Since financial planning is a tedious process, you may benefit from creating a checklist. Learn how to stay on top of your financial goals with these tips.
Personal/family financial planning—is this a phrase that makes you wince? From complex Excel spreadsheets to the pros and cons of IRAs, personal finances and wealth management can quickly become whirlwind topics that have your head spinning.
The good news is that following a financial planning checklist is a fairly straightforward way to stay on top of your financial life. Plus, once you have your goals, budget, and plan set up, it’ll be easier to stay on top of your progress and ensure you’re on track to meet your family, professional, and personal financial goals.
By visualizing the destination of your financial situation before you begin your journey, you can break down long-term goals into incremental steps—slowly walking your way to your dream financial state. Below are some common financial checklist goals to consider, but if yours is to buy up a deserted town and turn it into a Wild West theme park, then by all means add that.
Once you have your financial plan laid out, add notes on timeline and priority. What is a next-three-month project versus a maybe-in-ten-years goal? Which do you consider critical, and which would be nice but not necessary? This process will help incorporate your short- and long-term financial decisions into a budget and savings plan.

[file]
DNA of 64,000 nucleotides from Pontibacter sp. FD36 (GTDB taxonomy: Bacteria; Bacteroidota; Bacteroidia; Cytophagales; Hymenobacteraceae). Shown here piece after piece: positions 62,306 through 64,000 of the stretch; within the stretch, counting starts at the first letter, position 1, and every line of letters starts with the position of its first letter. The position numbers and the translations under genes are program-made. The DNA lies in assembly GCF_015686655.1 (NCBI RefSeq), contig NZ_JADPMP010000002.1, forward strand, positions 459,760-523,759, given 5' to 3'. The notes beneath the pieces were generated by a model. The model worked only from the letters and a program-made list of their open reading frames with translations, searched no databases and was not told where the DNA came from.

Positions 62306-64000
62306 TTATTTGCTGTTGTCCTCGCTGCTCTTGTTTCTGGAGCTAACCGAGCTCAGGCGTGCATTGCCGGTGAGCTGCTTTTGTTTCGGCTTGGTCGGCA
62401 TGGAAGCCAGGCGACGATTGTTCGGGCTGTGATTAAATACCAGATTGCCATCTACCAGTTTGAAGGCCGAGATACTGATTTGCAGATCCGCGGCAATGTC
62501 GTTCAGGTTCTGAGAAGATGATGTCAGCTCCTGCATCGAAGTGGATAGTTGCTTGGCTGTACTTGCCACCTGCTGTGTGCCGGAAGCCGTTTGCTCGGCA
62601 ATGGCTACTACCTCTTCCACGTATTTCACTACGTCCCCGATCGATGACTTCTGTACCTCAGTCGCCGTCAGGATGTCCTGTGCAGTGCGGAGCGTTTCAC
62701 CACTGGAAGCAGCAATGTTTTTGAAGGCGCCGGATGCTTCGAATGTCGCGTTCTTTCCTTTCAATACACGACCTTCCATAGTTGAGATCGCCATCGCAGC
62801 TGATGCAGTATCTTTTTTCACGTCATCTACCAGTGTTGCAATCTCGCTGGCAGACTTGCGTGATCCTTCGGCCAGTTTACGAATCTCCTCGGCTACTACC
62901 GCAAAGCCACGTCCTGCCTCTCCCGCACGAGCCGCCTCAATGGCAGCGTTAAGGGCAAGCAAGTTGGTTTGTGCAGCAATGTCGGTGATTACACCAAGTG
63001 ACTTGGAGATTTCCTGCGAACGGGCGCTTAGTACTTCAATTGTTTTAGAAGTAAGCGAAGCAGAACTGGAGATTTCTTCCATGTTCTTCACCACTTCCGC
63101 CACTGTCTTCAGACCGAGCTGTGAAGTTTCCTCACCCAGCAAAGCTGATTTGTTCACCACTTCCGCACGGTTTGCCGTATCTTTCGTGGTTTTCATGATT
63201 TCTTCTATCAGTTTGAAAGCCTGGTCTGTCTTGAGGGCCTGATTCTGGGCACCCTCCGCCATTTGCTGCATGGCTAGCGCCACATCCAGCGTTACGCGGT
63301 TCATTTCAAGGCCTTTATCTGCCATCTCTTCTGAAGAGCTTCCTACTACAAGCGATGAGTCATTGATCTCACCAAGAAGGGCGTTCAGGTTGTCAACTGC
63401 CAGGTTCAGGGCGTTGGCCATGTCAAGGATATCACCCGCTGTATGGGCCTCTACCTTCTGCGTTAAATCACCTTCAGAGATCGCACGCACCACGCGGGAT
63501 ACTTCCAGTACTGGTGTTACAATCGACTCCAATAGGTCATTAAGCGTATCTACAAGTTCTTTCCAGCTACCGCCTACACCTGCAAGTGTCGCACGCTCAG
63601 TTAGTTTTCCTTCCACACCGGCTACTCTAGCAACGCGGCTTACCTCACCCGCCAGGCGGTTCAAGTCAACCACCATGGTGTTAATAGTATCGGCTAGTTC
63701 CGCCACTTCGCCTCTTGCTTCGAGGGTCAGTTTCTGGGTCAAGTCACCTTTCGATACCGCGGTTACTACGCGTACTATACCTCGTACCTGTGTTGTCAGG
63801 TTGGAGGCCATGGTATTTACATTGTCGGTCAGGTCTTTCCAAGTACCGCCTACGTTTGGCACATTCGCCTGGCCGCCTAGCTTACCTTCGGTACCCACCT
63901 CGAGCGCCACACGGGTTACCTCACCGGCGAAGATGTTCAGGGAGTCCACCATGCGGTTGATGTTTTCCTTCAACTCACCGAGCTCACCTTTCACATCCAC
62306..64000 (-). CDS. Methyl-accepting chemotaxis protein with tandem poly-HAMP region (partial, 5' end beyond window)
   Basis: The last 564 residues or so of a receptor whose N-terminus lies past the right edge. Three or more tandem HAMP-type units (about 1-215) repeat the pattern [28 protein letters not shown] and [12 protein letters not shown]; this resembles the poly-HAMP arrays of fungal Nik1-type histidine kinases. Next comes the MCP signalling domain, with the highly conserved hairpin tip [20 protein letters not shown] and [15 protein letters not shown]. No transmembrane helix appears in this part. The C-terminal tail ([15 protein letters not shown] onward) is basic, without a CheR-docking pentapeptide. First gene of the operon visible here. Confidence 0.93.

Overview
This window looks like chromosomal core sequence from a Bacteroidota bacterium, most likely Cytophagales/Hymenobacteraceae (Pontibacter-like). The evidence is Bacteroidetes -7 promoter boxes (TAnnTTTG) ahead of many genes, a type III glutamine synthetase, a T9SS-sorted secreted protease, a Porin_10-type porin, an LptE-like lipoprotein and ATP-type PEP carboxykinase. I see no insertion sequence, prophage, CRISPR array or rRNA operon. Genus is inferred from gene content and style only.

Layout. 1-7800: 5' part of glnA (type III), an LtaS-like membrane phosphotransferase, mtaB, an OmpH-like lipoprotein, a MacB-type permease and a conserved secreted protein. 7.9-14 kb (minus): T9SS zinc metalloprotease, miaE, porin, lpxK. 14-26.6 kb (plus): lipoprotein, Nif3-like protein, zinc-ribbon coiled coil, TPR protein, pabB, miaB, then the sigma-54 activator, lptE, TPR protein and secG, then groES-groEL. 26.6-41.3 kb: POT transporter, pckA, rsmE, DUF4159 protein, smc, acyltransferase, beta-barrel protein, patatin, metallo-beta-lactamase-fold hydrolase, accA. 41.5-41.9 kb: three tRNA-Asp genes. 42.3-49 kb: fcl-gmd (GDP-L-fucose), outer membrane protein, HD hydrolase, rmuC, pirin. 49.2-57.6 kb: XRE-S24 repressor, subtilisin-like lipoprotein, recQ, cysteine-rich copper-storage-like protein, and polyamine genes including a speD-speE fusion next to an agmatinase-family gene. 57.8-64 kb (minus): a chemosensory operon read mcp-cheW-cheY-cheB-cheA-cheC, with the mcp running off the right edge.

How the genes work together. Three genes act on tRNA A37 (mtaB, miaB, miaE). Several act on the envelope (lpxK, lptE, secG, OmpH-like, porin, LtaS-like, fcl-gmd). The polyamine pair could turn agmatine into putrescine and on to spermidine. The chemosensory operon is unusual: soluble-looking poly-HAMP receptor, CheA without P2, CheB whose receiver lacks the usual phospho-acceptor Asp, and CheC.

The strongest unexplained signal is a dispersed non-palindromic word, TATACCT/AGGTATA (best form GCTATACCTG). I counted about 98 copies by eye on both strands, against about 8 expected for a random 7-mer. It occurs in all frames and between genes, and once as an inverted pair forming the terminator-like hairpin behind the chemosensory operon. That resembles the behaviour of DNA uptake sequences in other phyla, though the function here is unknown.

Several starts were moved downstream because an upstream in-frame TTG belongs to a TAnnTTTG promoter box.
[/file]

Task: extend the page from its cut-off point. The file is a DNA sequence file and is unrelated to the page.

Time to gather up your paper and electronic files. You’ll want to pull together:
Also gather current statements for debts, including:
You’ll use these documents to populate your budget and evaluate your savings and insurance holdings.
A budget is a window into your spending and a tool to help you accomplish your financial goals. There are four main elements of a budget:
When you keep a budget updated, you’ll be able to see how you’re allocating your money, debt, and savings over time.
So how do you start a tracking budget? You can set up your own spreadsheet or download a premade budget template, or use a free or low-cost mobile budgeting app. Try a few out and see what’s most helpful for you. Remember, the best tool is one you’ll actually use, not one that’s tricked out with every bell and whistle but is too overwhelming to stay on top of.
A savings plan is a strategy to help you identify what amount of savings you need, and then to actively save money for financial success. Top of the list for most financial advisors is your emergency savings.
An emergency fund is intended to cover:
Because it needs to be available at short notice, an emergency fund should be liquid—cash you can get your hands on, versus money tied up in stocks, bonds, or long-term certificates of deposit. A high-yield savings account or money market account is ideal.
So how much do you need? Ideally, an emergency fund should equal saving three to six months’ income, but if you’re just starting out, aim for a goal of $1,000.
If you’re ready to throw in the towel, don’t panic—you’re not alone. A January 2022 survey showed that 56% of Americans wouldn’t be able to cover a $1,000 emergency expense with their savings.1 Take a breath, and consider these tips: